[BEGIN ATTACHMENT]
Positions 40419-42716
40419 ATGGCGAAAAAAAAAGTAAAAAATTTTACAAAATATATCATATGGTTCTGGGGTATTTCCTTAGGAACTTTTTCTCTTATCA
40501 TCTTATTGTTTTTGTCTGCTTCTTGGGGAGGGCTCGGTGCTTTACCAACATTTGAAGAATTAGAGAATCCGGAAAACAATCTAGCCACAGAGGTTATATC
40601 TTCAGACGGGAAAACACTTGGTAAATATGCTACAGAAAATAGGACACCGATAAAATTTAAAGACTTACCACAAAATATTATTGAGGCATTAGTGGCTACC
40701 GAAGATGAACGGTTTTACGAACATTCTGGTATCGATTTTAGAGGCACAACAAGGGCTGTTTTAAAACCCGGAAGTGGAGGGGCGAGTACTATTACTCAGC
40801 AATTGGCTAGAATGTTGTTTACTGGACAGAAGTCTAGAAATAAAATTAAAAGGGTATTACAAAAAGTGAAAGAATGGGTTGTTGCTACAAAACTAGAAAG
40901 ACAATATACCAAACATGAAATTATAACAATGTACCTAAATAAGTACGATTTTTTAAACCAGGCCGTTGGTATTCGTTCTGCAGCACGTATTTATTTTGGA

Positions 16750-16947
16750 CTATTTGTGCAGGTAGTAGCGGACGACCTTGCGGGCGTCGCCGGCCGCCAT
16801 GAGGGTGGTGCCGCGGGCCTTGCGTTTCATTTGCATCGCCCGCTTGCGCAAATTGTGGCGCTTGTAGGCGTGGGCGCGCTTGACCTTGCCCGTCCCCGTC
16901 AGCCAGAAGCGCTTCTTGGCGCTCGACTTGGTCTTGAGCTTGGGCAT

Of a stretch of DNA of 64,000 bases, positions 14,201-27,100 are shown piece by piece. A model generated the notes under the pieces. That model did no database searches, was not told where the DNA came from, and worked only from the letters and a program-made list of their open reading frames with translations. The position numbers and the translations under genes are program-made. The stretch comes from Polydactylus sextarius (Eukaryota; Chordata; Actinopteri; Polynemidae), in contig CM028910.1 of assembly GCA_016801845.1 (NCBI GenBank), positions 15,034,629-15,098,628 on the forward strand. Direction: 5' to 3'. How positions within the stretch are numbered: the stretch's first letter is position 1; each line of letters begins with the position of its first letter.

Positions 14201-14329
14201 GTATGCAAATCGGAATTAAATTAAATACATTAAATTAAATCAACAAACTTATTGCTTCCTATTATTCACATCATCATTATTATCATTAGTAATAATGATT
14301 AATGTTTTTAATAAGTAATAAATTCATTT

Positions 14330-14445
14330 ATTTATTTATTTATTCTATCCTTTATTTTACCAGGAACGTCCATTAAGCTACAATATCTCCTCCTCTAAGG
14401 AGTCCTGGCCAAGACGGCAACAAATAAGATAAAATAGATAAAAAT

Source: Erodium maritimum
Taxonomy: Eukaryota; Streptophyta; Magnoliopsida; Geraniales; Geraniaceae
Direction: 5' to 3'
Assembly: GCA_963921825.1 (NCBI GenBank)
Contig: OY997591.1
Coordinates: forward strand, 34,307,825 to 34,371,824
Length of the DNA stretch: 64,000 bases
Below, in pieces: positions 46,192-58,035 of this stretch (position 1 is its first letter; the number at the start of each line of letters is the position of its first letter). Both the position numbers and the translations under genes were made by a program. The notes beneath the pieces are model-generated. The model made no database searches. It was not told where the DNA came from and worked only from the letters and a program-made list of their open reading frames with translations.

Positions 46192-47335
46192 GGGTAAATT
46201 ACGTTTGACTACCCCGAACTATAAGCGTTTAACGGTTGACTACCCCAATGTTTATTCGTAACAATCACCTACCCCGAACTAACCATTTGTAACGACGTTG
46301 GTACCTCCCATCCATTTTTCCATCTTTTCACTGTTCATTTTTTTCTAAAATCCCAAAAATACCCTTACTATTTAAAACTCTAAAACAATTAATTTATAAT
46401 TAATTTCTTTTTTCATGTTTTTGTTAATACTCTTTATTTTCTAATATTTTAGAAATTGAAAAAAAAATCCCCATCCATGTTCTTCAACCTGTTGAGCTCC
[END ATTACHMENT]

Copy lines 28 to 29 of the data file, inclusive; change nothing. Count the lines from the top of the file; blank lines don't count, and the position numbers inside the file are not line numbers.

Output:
46192 GGGTAAATT
46201 ACGTTTGACTACCCCGAACTATAAGCGTTTAACGGTTGACTACCCCAATGTTTATTCGTAACAATCACCTACCCCGAACTAACCATTTGTAACGACGTTG